But all in all, I'd say it's HBS that stands to gain the most from this deal. Five years out, when the first branded 2+2 class graduates, HBS will hand them degrees, and claim that they're bestowing passports to the future. The real secret is, this future is happening no matter what. The passports are increasingly irrelevant. But maybe, just maybe, Harvard Business School can keep this fact quiet and maintain their relevance in the twenty-first century, by hitching themselves to the inevitable stars.

16 comments:

Michael said...

But why are they targeting specifically non-business types? You would think that those bidding entrepreneurs would just get an undergrad business degree, if any. Its interesting how it seems 2+2 is designed for people who essentially wouldn't have even considered an MBA. Maybe its for diversity?

Elan said...
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Elan said...

HBS does not lose credibility if they miss a few billionaires. Some people actually go to Yale, MIT etc. What they do lose is donations from alumni. I'd suggest that is a much larger driving force. The 2+2 has a low cost for HBS (in resources) with a potentially high payoff.

Elan
----
Give generously, for your gifts will return to you later.
- Ecclesiastes

Lisa said...

you said that HBS 2+2 is targeting liberal arts majors. I don't think this is necessarily true..they are also targeting science and engineering students as well. I'm applying to HBS 2+2 and I'm a engineering major. Do you think that HBS is more likely to accept a liberal arts major than engineering? just curious. I go to carnegie mellon university (pretty big on engineering) and an admissions representative from HBS 2+2 came to speak to us, so I feel like they are targeting engineers as well.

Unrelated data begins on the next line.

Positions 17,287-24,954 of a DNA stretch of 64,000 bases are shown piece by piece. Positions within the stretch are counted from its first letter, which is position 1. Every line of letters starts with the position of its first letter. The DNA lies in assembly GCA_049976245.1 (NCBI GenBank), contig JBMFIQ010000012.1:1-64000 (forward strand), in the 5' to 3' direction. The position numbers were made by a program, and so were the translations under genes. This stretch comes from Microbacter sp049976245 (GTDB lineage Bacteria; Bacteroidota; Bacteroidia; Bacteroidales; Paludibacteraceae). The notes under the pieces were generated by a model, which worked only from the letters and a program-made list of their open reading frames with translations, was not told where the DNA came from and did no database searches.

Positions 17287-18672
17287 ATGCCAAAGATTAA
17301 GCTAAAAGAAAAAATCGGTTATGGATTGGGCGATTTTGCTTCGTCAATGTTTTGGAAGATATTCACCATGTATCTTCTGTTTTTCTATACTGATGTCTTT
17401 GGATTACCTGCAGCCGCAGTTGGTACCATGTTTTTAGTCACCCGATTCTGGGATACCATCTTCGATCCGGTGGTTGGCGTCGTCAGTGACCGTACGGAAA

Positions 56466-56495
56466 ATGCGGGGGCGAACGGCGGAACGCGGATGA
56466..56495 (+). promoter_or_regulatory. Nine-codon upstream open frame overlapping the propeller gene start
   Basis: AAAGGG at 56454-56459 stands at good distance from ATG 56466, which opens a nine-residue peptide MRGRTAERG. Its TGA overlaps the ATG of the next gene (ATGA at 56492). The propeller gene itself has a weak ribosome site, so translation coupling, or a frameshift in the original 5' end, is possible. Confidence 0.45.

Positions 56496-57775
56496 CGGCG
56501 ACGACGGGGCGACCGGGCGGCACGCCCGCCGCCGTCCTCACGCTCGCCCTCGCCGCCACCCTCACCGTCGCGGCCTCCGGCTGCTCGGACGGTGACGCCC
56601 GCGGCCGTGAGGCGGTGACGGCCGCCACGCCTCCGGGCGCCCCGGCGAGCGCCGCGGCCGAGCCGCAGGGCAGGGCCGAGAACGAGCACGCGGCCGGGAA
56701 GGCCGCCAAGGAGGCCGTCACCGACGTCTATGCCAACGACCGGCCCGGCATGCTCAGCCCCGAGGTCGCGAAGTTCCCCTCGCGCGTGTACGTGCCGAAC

Diana Kimball said...

Hi Lisa,

You're absolutely right: HBS 2+2 is targeting engineering and science students as well as liberal arts majors. I often use "liberal arts majors" as shorthand for "non-traditional-business-trajectory students." (As you can see, "non-traditional=-business-trajectory students" is a mouthful!) However, I should have been more precise. It's really the "non-traditional" bit that they're after. From everything I've heard, I don't think the program's more likely to accept a liberal arts major over a science/engineering major, or vice versa. Then again, no one really knows! This first application cycle will be one huge experiment. You might be interested in one of my more recent posts (where I use the same, slightly misleading "liberal arts major" shorthand--apologies!) that follows up on this post and the one that followed it. Locker #12: HBS 2+2 and the GMAT -- http://www.dianakimball.com/2008/06/locker-12-hbs-22-and-gmat.html

Good luck on your application!

ACIEST said...

hi!! i am a little confused right now.
some guy on a forum told me that you have to be in/entering second year for applying to this program but as it is mentioned that you have to have
at least a semester left at the time of application which implies that for a person like me who is doing engineering that is a four year course , i should be able to apply before july,09 , i.e before the end of my penultimate year..